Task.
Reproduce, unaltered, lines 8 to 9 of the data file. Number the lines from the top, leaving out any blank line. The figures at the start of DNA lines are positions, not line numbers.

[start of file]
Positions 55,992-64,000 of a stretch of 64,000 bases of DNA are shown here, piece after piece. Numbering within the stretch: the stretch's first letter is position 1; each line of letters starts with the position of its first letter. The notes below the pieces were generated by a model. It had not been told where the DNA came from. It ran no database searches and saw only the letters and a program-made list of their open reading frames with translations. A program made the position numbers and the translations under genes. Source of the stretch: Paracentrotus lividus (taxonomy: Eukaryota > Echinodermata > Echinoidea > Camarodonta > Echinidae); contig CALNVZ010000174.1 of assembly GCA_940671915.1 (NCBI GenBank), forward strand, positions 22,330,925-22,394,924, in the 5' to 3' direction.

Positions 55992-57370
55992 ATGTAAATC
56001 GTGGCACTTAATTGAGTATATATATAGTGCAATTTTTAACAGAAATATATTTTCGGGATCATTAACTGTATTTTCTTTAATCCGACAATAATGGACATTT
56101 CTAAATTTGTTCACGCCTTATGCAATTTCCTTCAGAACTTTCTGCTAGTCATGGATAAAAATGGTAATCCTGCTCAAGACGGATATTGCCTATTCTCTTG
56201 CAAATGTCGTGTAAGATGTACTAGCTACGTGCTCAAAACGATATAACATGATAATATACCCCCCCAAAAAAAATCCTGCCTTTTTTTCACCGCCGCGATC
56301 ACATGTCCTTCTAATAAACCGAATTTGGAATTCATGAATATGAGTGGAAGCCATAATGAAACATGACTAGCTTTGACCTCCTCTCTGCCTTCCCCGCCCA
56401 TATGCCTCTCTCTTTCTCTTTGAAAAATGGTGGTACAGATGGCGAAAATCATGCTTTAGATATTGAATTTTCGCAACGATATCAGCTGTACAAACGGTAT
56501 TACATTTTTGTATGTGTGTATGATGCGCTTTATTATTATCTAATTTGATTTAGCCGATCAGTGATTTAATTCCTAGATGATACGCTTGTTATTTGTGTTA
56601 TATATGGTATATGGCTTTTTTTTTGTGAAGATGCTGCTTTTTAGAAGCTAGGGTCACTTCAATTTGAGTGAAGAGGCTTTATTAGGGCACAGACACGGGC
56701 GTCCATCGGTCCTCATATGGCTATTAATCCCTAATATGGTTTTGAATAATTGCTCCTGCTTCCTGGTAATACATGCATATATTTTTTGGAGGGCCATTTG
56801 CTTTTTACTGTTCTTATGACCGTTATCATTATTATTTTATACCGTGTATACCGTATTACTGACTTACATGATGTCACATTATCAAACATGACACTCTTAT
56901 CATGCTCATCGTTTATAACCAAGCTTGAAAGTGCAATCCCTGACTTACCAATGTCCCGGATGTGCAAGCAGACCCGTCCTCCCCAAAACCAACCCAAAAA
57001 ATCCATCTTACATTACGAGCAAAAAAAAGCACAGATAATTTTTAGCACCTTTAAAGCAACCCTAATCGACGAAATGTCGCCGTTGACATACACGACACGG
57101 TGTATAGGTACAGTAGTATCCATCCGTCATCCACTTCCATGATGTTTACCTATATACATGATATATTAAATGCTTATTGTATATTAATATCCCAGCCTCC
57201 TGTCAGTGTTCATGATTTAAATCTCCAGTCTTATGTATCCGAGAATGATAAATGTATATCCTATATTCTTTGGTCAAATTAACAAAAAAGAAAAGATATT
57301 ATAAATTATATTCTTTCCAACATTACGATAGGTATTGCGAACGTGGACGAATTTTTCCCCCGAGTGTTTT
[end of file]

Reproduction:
56401 TATGCCTCTCTCTTTCTCTTTGAAAAATGGTGGTACAGATGGCGAAAATCATGCTTTAGATATTGAATTTTCGCAACGATATCAGCTGTACAAACGGTAT
56501 TACATTTTTGTATGTGTGTATGATGCGCTTTATTATTATCTAATTTGATTTAGCCGATCAGTGATTTAATTCCTAGATGATACGCTTGTTATTTGTGTTA